I remember when Ground Zeroes came out. It was released at a budget MSRP and touted as a prequel to the proper Metal Gear Solid V that we'd eventually know as The Phantom Pain. I also remember that when Ground Zeroes came out it was pretty critically panned for being a glorified demo that was charged a retail price. Having just now finally played through this prequel, I have a bit of a different take on it.
Let me backtrack for a moment, though. The Phantom Pain is - in my eyes - an absolute masterpiece. It's probably the Metal Gear game I've spent the most time with over the years. And yet I'm still nowhere close to beating it. That's not a knock on the game, but rather on my gaming abilities. The Phantom Pain is a gigantic game. And I love that about it. But it's sort of like Breath Of The Wild. Both are huge open world games that I adore BECAUSE of their freedom. Yet, they're both so overwhelmingly large, that I can't really sit down with them with the intention of beating them. Instead, they remain comfort food games that I can come down to and chip away at over the years.
The other thing is this: I am awful at Metal Gear games. I appreciate everything about them. I love the weird juxtaposition of tones. Meaning, sometimes Metal Gear is presented as super serious espionage. But more often the games are drenched in sort of over-serious silliness. They're like the kind of b-movie takes on war that you'd see at video rental stores in the late 80's and early 90's. That these b-movies are made with a AAA budget and played with a straight face only makes them more endearing to me.
But Metal Gear games also tend to have a reliance on stealth. Something I'm terrible at. What keeps me coming back to these games is how solid the game play is, and how awesome and ridiculous the stories are. It's like, even though I'm bad at them and fail a lot, I just can't help but getting sucked in anyway.
Like I said, Ground Zeroes seemed to have really annoyed folks who plunked down $40 on day one and found the game beaten a couple of hours later. But to me, I don't know. There's something kind of refreshing in this day and age of overly long games to have a really impressive AAA game that CAN be completed in two hours. I also admire that the series branches out into these odd diversions. I mean, here's a Metal Gear game that's totally got the speed-run community in mind. Not that I'm from that world. But I still can appreciate it.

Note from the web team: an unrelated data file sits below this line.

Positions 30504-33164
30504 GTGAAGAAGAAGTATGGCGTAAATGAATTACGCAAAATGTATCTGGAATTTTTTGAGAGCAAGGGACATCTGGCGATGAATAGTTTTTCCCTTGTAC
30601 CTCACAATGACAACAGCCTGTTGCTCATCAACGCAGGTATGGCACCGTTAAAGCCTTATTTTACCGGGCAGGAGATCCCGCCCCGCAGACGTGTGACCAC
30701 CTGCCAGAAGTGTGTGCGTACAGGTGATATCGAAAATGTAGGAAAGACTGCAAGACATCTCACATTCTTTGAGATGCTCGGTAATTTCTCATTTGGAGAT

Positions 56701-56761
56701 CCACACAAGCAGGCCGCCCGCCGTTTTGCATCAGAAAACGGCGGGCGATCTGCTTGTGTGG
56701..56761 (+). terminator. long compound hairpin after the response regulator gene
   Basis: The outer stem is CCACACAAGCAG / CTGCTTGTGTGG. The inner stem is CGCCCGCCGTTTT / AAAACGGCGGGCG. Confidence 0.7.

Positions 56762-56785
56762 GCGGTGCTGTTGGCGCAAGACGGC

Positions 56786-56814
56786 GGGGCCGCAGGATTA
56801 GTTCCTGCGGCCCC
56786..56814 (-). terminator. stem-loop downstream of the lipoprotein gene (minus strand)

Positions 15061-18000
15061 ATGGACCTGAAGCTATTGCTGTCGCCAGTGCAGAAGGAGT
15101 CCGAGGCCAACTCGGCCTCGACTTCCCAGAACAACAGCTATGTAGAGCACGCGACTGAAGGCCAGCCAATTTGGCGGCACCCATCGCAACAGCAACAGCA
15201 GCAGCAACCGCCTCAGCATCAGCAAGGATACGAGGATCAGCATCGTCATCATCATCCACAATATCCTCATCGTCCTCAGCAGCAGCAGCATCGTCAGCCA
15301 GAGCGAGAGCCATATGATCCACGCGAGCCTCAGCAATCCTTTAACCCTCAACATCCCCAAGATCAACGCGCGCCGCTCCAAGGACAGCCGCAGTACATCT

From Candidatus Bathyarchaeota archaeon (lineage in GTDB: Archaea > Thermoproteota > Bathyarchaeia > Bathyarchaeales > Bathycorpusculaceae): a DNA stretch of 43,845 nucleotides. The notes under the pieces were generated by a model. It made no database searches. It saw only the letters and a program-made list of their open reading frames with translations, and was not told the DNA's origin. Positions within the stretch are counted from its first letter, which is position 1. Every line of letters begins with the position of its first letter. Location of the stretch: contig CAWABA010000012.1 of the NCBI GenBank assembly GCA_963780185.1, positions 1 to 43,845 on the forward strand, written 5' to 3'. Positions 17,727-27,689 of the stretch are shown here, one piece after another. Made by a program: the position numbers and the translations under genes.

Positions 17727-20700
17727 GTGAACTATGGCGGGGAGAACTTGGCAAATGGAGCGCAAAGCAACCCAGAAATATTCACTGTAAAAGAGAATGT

The entirety of Ground Zeroes consists of being dropped into an imprisonment camp and being tasked with rescuing two prisoners. Very simple stuff. And yet, I found the whole experience super compelling. Even me - a self-proclaimed not-gud was able to pull this off in around just a few hours. But again, that just further reminds me of sitting through an old action VHS. Let's call this USA Up All Night.
In the first half of the campaign I had to find Chico, and was given clear directions. I spent my time carefully sneaking around. I felt like a badass when I killed two guards and then hid in some plant life while others came to check it out. They didn't spot me so ran off in the other direction looking for me, while I freed Chico. Good stuff.
Finding Paz took way more work. And it didn't go quite as smoothly. Especially AFTER I found her. My goodness, the evacuation took me A LOT of tries. At one point, I found myself in a tank. At another I tried to get us out in a truck. I tried sneaking around one side of the base, then another. I threw the controller in disgust at myself. And eventually, I found a path that worked.
We hid in a cave waiting for the chopper to arrive. A guard came sniffing around so I shot him. The sound of my gunfire alerted others to swarm. It was tense. They got to us at the same time as the chopper. I had a decision to make - fight back to clear the area, or just haul it to the helicopter. I chose B and luckily, it worked - by the skin of my teeth.
But that's the thing about Ground Zeroes. It's a cool story to tell. It's exciting and fun. Ultimately the point of this game is not to just play the brief campaign and move on. It's to replay the campaign and get better at it, improving your rank. It's about finding new side missions to complete to further the experience. It's about getting familiar with this one map and just knowing it inside and out to create even more interesting stories.
In a way, I find it really interesting to take the open world genre we're all so familiar with and boil it down to this little micro experience. I think Ground Zeroes is so much better than it's given credit for.